ck said...

Amen. Amen. Amen. No disagreement, just useful clarification from you. Did I ever tell you I have Cherokee in my heritage? So far back it doesn't count for anything, but it's still there. FYI.

I want -- but don't claim to have attained it yet -- to take all my identity from Jesus the Messiah, regardless of heritage (itty bitty tiny piece Cherokee, but about 75% Dutch). Wish I was there (i.e., in full allegiance to Jesus). But, I'm not modern, not postmodern, not existentialist, not realist or idealist -- though someone familiar with those categories might find similarities between my life and them -- but I'm Christian. Period. Because I claim Jesus as my President/King (and NOT George Bush or Bill Clinton or [whoever is next]), I will NOT kill on behalf of the United States -- which is at best a temporary situation used (perhaps -- again, this is "at best") by God to keep some level of peace in the world. Of course, I have no way of knowing, with any degree of certainty, which side God is on in most or perhaps any conflicts. I want to be on God's side, but as a human being, I have limited information and perspective. Is God using the US to keep peace in the world? As he used the Babylonians (which, of course, made them neither holy nor God's people). Maybe. Others see it differently -- we, in their view, are the warmongers. Since I know that we NEVER enter a war without a significant national interest (can't sell it to the American people without it), and since one of the criteria of a "just war" is that it be for purely altruistic reasons, (therefore, "just war" never really exists) it seems reasonable to me that we are, indeed, in Iraq (as we have been in all wars in our history) for selfish reasons. We are, therefore, warmongers. We are fighting for selfish interests, as we have always done. This war, as all the others we have fought, is not holy. It is, therefore, unholy. Of course, there may be altuistic people (a few) who are in Iraq in the US army -- I can't judge their motivation, salvation or righteousness. God is gracious, and if he can deal with my sin, he can deal with anyone's.

That fact does not move this war from one category (unjust) to another ("just"). It does not change the fact that Christians are to have primary allegiance, not to a nation, or even to a marriage (!), but to God. I pledge allegiance to God alone; I pledge allegiance to my spouse insofar as she allows and encourages my allegiance to God. The same goes for my country, my city, my neighborhood, my church, and my . . . whatever.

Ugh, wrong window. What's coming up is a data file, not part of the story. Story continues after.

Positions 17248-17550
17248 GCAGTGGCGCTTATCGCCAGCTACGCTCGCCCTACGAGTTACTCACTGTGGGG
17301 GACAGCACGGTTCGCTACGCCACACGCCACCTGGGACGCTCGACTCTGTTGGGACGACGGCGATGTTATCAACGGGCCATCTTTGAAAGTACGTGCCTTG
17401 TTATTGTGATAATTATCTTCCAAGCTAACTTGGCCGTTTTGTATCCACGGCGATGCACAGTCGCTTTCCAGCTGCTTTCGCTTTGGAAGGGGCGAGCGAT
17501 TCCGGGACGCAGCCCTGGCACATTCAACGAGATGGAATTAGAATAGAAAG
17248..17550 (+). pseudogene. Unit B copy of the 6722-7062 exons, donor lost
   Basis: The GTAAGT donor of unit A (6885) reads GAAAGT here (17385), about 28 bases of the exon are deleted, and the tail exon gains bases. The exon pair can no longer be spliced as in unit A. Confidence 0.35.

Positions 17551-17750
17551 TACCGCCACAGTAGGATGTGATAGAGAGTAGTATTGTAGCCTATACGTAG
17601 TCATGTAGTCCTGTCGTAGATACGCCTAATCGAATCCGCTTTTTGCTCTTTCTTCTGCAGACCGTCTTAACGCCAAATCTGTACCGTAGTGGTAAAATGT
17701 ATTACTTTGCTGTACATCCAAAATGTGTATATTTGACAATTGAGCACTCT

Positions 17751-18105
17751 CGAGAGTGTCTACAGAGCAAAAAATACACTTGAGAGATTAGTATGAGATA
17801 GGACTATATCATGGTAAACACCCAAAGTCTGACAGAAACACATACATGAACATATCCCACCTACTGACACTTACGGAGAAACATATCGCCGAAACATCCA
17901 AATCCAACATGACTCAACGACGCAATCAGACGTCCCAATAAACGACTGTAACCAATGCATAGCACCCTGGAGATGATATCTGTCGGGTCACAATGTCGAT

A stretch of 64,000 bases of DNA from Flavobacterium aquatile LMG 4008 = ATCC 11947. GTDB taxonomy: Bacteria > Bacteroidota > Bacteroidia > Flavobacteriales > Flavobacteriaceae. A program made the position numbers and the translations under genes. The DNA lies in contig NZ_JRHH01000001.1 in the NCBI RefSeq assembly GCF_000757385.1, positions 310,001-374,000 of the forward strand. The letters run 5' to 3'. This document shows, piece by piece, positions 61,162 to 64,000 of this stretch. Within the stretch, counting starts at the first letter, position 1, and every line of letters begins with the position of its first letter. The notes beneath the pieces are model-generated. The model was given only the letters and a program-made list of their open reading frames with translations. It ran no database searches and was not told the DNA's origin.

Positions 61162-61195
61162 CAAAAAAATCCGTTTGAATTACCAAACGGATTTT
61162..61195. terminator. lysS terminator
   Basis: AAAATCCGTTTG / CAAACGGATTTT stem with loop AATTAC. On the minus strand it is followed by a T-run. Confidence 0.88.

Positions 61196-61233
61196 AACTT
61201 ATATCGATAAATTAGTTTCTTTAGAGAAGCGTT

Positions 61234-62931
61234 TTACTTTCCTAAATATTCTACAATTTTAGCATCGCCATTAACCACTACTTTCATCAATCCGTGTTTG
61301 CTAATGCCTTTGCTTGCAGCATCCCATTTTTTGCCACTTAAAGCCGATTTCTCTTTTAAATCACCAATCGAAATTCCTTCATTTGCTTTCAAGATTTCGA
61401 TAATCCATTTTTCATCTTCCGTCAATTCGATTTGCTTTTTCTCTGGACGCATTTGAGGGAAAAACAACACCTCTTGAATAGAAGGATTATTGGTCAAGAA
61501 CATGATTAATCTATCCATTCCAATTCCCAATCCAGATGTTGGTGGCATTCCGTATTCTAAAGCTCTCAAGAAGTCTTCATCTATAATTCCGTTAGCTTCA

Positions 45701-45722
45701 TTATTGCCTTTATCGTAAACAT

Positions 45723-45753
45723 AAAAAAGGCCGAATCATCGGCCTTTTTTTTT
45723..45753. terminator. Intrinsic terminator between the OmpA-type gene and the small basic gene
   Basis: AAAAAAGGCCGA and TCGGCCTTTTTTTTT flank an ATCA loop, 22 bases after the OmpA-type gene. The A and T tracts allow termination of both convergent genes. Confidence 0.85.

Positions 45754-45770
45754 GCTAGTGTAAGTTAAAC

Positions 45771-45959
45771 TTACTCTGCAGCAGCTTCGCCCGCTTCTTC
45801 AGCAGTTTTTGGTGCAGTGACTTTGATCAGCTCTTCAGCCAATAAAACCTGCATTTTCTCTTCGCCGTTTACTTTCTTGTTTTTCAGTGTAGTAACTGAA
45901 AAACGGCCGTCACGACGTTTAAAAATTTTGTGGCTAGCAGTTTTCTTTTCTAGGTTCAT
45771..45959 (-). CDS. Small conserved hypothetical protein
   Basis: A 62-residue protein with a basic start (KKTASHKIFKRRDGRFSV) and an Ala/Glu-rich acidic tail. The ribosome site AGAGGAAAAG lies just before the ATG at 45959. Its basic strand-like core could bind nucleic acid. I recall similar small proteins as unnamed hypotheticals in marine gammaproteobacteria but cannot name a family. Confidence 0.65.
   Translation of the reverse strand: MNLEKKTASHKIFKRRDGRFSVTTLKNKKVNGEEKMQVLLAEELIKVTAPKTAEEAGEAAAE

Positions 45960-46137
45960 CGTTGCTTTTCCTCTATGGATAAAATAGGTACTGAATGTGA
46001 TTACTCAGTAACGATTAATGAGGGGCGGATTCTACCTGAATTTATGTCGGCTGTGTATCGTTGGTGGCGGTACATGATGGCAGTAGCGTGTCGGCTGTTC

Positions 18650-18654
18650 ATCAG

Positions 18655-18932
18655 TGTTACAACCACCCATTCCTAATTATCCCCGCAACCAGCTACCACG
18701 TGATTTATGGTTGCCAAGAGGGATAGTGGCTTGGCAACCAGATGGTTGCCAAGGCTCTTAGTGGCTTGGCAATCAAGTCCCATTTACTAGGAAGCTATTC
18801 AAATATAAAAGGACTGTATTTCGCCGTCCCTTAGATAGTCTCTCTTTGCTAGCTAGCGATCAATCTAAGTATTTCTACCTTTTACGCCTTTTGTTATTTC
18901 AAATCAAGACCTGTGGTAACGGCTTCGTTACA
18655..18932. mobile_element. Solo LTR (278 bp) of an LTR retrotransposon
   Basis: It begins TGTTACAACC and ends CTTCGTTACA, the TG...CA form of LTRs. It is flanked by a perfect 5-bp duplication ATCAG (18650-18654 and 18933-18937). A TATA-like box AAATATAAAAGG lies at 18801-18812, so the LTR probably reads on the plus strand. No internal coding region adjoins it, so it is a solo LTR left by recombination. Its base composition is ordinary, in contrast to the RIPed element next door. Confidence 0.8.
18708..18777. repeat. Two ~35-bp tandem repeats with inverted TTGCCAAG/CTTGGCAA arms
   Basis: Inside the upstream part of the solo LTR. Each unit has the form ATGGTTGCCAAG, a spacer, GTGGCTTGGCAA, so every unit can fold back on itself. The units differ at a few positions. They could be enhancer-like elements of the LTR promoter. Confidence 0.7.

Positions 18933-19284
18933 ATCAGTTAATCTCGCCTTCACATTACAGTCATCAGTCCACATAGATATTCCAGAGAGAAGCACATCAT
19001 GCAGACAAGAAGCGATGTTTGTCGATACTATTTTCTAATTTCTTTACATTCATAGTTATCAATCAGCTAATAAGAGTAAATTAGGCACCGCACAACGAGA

Well, I got a little off the subject, but I've been dealing with this topic with some of my students, so it's been "hot" for me. Frankly, I'm tired of Christians who don't take Jesus seriously -- or who take him "seriously" to a point -- to the precise point where he might want them to sacrifice -- to REALLY sacrifice, i.e., something important to them, such as life -- and then at that point they refuse to take him seriously. At that point they decide he must have been speaking allegorically, or hyperbolically, or something like that. Bull. When Jesus says "lay down your life," he wasn't speaking hyperbolically or "idealistically." He meant it. Period. Do we want to follow him or not???? We need to quit being cowards! Following Jesus takes COURAGE! Much more courage than trying to kill your enemy -- LOVING your enemy is much more difficult and challenging.

Thanks, Scott, for your fellowship in really following him.


Anonymous said...

Hey, did I ever tell you that I too am Native American. I have “native” blood coursing through my veins.
Like CK, it is slight, but it’s pumping.
Also, like CK most of my blood was provided by the Dutch, although my mother and grandmother always referred to our heritage as “Black Dutch.” I, as a child, apparently had no racist tendencies or training, because my mother tells a story about me telling my friends that I was in-fact, “Black.” I obviously, could not see it in the mirror, but I trusted my mother and grandmother on the issue.
If you haven’t already dropped the term “Black Dutch” into your google search engine, do it now. You might be interested what the term means, euphemistically.
Again, like CK, the issue of my genetic heritage of tribe and clan is far less valuable to me than the heritage that goes farther back, all the way back to Genesis 1:27. This is the identity that allows me the courage to be different. I was first made like God in his image. I forfeited that likeness, by trying to become equal to God or more than God, Genesis 3.
Christ restored my image back to its original glory, “like God, in His image.”
I appreciate CK’s focus and concur.